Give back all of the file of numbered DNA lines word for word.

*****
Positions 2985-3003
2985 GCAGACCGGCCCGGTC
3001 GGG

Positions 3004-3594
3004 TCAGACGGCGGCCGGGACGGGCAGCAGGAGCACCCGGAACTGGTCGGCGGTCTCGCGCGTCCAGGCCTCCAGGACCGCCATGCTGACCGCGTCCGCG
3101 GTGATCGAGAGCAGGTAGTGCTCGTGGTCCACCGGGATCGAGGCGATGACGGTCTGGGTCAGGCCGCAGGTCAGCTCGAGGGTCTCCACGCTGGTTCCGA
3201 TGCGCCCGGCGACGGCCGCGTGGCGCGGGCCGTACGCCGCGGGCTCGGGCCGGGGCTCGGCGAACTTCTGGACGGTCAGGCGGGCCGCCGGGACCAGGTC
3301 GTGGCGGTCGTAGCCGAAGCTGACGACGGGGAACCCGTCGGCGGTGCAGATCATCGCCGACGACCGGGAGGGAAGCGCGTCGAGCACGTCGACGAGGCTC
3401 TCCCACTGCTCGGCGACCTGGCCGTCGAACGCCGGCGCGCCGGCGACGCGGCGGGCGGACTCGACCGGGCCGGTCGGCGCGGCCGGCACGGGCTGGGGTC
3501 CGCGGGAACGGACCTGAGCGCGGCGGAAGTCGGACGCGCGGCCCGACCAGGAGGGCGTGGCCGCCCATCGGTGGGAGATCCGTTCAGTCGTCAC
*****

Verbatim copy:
Positions 2985-3003
2985 GCAGACCGGCCCGGTC
3001 GGG

Positions 3004-3594
3004 TCAGACGGCGGCCGGGACGGGCAGCAGGAGCACCCGGAACTGGTCGGCGGTCTCGCGCGTCCAGGCCTCCAGGACCGCCATGCTGACCGCGTCCGCG
3101 GTGATCGAGAGCAGGTAGTGCTCGTGGTCCACCGGGATCGAGGCGATGACGGTCTGGGTCAGGCCGCAGGTCAGCTCGAGGGTCTCCACGCTGGTTCCGA
3201 TGCGCCCGGCGACGGCCGCGTGGCGCGGGCCGTACGCCGCGGGCTCGGGCCGGGGCTCGGCGAACTTCTGGACGGTCAGGCGGGCCGCCGGGACCAGGTC
3301 GTGGCGGTCGTAGCCGAAGCTGACGACGGGGAACCCGTCGGCGGTGCAGATCATCGCCGACGACCGGGAGGGAAGCGCGTCGAGCACGTCGACGAGGCTC
3401 TCCCACTGCTCGGCGACCTGGCCGTCGAACGCCGGCGCGCCGGCGACGCGGCGGGCGGACTCGACCGGGCCGGTCGGCGCGGCCGGCACGGGCTGGGGTC
3501 CGCGGGAACGGACCTGAGCGCGGCGGAAGTCGGACGCGCGGCCCGACCAGGAGGGCGTGGCCGCCCATCGGTGGGAGATCCGTTCAGTCGTCAC